Britain and France had suffered huge losses in WW1, were still saddled with debt, and were in the middle of a global economic depression. There was no desire to spend the money or manpower to fight anyone, and a sentiment that the terms of the treaty were too harsh, that it wasn’t really reasonable for Germany to not have an army at all. German rearmament was seen as something that they were either going to have to spend a lot of money to stop, or learn to accept, and there was no will among the voters or leadership to spend that kind of money. So in 1935 the small but over treaty sized German army was allowed to move back into German territory in the Rhineland, and to keep expanding its army to a normal size.

By 1938 when Germany started getting really aggressive in Austria and later Chzechoslovakia Britain was seriously worried about defending against air attack (which was believed to be much worse than it really was), and France was still very loath to engage in military operations. It wasn’t until it was clear that Germany was now going to keep engaging in aggression that there was any will to fight, and even then France and the UK were loath and ill-equipped to do so.

With, IMO, one of the most important pieces of that growth being the capture of the Sudetenland later in 1938. German mechanized forces were limited prior to capture and integration of Czech armor. In German service, the renamed Panzer 35(t) and 38(t) were critical for the defeat of France. IIRC they were the majority of German armor. Big chunks of the German produced armor were ineffective against all but the least protected French and British light armor making the importance greater. The Panzer I was only equipped with two machine guns in the turret. The Panzer II only had a 20mm gun with questionable effectiveness against much of the opposing armor. The Panzer IV of the period had a short, low velocity, 75mm gun designed to provide close fire support not defeat armor. Only the Panzer III and Czech tanks had a main gun with reasonable effectiveness against most of the opposing tanks. Only 349 Panzer IIIs were available for the invasion of France out of close to 2.5k German tanks.

The October 1938 occupation of the Sudetenland was a key piece in German rearmament. Without it, Germany doesn’t have the equipment for the mechanized pieces of their campaign against France. That means there’s a pretty big overlap between the question in the thread title and “Why did the Allies allow Germany to occupy the Sudetenland?”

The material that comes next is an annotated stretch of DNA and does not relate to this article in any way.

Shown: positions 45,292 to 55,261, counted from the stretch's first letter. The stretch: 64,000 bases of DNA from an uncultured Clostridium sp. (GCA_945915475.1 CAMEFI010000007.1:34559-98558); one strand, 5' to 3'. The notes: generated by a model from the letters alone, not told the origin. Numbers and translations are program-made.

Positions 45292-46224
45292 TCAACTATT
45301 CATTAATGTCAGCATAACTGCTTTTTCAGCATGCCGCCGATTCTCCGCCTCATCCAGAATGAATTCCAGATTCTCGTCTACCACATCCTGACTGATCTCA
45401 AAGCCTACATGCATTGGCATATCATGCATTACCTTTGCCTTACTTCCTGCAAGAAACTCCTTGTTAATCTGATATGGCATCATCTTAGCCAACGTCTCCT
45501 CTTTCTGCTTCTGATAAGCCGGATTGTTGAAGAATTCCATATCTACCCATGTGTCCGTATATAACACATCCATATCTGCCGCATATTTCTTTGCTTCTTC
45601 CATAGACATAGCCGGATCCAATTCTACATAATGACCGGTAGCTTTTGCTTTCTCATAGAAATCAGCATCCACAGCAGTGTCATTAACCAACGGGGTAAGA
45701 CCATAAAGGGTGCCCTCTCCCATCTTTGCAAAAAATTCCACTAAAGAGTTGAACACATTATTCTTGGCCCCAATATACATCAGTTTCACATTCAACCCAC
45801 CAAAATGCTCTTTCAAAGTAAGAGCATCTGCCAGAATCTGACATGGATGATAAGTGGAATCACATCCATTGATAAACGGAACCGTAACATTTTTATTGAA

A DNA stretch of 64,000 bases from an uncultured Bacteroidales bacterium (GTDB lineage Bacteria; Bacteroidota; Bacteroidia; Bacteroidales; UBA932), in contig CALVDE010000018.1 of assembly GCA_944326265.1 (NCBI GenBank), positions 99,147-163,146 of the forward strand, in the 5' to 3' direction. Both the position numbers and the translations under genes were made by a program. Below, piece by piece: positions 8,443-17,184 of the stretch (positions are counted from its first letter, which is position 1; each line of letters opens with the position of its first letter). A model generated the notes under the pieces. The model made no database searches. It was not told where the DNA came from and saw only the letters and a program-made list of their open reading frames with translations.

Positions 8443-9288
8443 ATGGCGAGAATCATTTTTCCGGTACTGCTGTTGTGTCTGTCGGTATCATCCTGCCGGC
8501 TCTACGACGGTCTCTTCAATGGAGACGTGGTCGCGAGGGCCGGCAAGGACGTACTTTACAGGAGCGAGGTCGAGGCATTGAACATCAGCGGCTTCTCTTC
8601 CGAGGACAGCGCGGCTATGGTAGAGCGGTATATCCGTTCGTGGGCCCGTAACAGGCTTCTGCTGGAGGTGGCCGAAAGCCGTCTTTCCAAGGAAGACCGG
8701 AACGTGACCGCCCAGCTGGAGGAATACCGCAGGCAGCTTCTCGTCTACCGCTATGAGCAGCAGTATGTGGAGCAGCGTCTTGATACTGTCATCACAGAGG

Here’s another question: why are the USA, western Europe, and other democratic countries today not doing much to contain rising aggression from China and Russia?

I bet the answer is pretty similar.

Well, no…it’s a completely different answer because we ARE doing quite a bit to contain both China and Russia. A lot more than the major European powers did to contain Germany. The US is pretty regularly doing it’s ‘Freedom of Navigation’ thingy in pretty much all of the disputed waterways. Most recently we did one in the passage between China and Taiwan in fact which riled up the Chinese quite a bit. We have also scheduled a major exercise in the South China Sea region with several regional allies next year, IIRC. Russia has been contained pretty well in it’s Ukraine expansion as well as it’s attempt to intimidate the Baltic States by NATO, especially the US which moved troops into Poland and has conducted several exercises in the region. Even when Russia drew a line in the same (sort of) in Syria and told the US et al not to retaliate against Assad we pretty much ignored them and sent in a wave of Tomahawks to make a point…which the Russians failed to respond to, even though they SAID they would shoot them down.

So, it’s not really any sort of analogy between the interwar years European powers stance wrt Germany and today wrt the US/allies stance and China/Russia.

Very interesting.

Why did the national government not withdraw the tanks prior to the occupation? Was the threat of German occupation not appreciated; or perhaps government tanks in the Sudetenland were obliged to remain there for some reason? I suppose they might have been worried that Germany would take over the entire country if that’s what it was going to take to get the tanks.

None of the above?